Monday, 30 August 2010

The Front Page

At various film classes and in documentaries about classical Hollywood, I have watched the same scene from His Girl Friday (1940) over and over again. Rosalind Russell walks into Cary Grant's office and they exchange an extraordinary repartee, where it's difficult to judge who's winning. To me this was the coolest relationship ever - a man with brilliant wit and intelligence and a woman with class and balls of steel!

I finally managed to watch the film in totality and was once again astonished at how modern early Hollywood was. Films like Citizen Kane (1941), The Third Man (1949), and His Girl Friday (amongst many, many others) are to me the prime examples of how American cinema in the 1940s was the culmination of Hollywood's so-called Golden Age. The razor-sharp dialogue, the natural acting, the suave main characters, the fabulous unravelling of the storyline - these films were a class apart. Compared to that era, with its limited technical development, everything we see today is a bit of a damp squib.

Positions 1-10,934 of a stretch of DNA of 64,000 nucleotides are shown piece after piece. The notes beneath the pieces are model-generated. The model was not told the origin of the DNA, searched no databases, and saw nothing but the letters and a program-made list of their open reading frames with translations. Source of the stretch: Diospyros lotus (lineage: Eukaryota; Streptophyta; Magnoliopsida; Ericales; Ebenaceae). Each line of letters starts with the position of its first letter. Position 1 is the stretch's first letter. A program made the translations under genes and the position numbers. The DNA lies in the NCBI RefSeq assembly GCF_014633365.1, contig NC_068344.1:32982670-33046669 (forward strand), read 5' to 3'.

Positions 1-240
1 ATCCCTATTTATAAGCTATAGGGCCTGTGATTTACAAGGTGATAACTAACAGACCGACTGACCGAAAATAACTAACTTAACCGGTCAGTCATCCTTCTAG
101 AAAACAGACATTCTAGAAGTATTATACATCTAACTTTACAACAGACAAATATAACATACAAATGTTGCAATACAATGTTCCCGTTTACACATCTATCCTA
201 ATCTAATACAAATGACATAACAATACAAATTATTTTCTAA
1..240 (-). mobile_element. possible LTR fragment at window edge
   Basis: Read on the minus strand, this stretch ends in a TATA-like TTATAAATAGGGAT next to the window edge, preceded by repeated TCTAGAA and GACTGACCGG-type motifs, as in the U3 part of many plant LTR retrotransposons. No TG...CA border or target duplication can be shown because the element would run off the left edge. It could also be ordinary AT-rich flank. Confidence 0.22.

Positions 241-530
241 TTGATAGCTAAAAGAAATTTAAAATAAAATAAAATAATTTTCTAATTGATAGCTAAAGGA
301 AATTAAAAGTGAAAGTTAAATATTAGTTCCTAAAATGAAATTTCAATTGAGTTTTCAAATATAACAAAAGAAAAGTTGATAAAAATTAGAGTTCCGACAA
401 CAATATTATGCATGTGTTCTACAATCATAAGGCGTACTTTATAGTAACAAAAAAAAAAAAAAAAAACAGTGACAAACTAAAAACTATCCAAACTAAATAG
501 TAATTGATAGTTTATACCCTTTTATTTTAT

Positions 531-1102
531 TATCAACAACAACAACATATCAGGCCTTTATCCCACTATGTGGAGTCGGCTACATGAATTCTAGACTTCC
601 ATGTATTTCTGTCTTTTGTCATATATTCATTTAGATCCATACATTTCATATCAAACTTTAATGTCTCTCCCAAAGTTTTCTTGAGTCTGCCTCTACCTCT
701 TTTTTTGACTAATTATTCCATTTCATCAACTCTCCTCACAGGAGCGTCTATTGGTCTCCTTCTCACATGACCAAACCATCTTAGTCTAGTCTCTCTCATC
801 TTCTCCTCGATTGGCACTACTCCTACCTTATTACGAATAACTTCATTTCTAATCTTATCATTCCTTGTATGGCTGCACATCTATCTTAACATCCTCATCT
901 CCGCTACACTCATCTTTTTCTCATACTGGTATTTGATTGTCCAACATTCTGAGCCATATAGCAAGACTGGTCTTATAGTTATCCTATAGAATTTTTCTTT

No wonder then that one of the 'cool'est films we have seen in the past decade, Ocean's Eleven (2001), is not only based on a 1960 film of the same name, but also borrows heavily the style from that time. Yet it may be too much to ask Tom Cruise, Brad Pitt and Sandra Bullock to pack the same kind of swagger in all their films that Cary Grant, Gregory Peck and Elizabeth Taylor once had.

Ah, the good old days...

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